TAMPA: Humpback whales are famous for their eerie, underwater songs. But researchers in Japan said Wednesday (Oct 24) that these massive marine creatures stop singing, at least temporarily, when human-driven ships are nearby.
Researchers focused on the remote Ogasawara Islands in Japan, some 1,000km south of Tokyo, where a single passenger-cargo liner passed through the area once per day.
Male humpback whales sing as a way to communicate and attract mates.
But by plunging a pair of hydrophones into the water to listen to the whales' reaction - about 26 of whom were detected in the study area - researchers found that the approach of a ship silenced them.
"The main reaction of humpback whales was to stop singing either when the ship approached or after it passed by," said the study in the journal PLOS ONE, led by Koki Tsujii from Ogasawara Whale Watching Association and Hokkaido University.
Fewer male humpbacks sang in the area within 457m of the shipping lane than elsewhere.
"After the ship passed by, whales within around 1,200m tended to temporarily reduce singing or stop singing altogether," said the study.
Many whales did not start to sing again until a half hour after the ship was gone from the area.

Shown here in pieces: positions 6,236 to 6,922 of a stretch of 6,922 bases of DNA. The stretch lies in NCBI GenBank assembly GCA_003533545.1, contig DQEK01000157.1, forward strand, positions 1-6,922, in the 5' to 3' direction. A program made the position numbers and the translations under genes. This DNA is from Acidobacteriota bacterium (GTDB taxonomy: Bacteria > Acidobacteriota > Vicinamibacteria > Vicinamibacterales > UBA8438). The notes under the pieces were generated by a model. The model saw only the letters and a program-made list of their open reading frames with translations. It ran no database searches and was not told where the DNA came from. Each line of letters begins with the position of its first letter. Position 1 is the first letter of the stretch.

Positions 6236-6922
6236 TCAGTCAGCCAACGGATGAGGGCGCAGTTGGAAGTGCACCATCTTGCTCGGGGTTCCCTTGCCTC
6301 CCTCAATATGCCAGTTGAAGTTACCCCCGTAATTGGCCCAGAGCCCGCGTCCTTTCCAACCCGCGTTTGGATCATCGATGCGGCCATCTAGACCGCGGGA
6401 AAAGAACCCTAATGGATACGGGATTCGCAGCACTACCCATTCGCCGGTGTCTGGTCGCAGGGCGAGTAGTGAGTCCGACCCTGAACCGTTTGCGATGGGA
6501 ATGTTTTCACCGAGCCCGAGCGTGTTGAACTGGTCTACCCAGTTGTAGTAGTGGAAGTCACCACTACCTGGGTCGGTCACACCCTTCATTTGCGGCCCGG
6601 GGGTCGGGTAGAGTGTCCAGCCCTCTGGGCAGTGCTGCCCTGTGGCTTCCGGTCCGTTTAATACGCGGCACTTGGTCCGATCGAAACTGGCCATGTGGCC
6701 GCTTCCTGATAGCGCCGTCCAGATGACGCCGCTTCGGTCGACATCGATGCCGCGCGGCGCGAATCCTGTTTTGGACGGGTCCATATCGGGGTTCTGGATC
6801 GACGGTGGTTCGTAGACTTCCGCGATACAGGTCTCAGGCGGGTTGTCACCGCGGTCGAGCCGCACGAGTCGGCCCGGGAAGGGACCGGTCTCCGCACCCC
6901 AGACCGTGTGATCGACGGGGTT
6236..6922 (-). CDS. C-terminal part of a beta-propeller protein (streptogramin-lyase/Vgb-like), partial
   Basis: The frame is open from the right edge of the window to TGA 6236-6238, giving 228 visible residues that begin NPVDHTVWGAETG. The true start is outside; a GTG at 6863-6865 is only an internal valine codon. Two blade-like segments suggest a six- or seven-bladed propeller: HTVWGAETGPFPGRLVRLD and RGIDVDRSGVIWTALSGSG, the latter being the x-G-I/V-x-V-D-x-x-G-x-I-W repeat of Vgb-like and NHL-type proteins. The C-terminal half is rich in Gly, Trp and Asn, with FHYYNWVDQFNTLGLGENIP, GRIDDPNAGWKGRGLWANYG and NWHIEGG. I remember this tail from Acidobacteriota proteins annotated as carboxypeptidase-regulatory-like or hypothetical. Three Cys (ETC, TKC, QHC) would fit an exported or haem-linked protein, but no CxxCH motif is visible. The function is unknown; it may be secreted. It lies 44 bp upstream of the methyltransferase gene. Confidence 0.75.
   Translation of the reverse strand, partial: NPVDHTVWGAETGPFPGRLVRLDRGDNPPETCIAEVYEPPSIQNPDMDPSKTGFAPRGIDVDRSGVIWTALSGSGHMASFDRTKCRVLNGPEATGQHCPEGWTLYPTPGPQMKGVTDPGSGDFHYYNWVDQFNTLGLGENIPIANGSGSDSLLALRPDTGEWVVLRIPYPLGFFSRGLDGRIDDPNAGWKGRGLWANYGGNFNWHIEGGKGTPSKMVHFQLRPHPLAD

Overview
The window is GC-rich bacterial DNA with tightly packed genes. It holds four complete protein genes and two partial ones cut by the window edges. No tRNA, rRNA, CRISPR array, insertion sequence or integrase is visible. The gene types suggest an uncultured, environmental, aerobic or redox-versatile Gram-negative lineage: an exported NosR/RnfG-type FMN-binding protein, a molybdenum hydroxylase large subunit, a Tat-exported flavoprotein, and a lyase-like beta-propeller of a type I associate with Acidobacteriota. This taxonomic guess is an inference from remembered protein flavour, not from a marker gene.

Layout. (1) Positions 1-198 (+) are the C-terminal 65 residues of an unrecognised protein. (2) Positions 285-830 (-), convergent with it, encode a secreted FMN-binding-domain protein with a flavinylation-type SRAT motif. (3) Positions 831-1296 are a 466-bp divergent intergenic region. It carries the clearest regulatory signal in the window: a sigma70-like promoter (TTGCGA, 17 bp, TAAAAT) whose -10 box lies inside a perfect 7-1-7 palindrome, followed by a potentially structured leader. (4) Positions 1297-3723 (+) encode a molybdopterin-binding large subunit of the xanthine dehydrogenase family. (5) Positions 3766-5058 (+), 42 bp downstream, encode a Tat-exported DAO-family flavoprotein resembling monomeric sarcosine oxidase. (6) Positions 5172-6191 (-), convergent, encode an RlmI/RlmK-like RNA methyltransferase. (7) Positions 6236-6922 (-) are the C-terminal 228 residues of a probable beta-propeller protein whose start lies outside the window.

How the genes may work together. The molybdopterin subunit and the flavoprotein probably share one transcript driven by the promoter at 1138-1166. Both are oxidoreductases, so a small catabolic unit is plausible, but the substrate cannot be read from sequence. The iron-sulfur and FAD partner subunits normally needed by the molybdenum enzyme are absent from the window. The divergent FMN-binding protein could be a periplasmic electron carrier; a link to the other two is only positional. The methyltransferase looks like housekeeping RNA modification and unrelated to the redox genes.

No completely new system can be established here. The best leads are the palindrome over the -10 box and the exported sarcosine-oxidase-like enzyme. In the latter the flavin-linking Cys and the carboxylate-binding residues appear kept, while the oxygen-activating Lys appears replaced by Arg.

Since ocean noise has been on the rise in recent decades, some experts said the findings raise new questions about what other whale behaviours might be changing due to mounting human presence on the high seas.
Linda Weilgart, a researcher at Dalhousie University, who was not involved in the study, called the whales' responses "remarkable", particularly since the single ship's noise was not very loud.
"As the authors note, however, ongoing studies are required to determine if indeed the response was temporary, as factors such as stress levels need to be considered and examined," she added.
"Also, it is unknown what such modifications in singing behaviour, a vital reproductive behaviour, have on their reproductive success."
Only male humpback whales sing, so the research did not delve into the effects of shipping noise on females and calves.
Nicolas Entrup, policy expert at OceanCare, a Swiss-based wildlife advocacy group, said the impacts on whales appear to be "quite significant given the fact that it addresses the impact of a vessel crossing an important whale habitat just once a day.
"In some regions, shipping lanes exposed to dozens of container ships crossing such habitat create significant impacts which may go far beyond a change in the vocalisation behaviour. Therefore, this piece of research adds another piece to the puzzle of a blue planet that has become far too loud for whales," he said.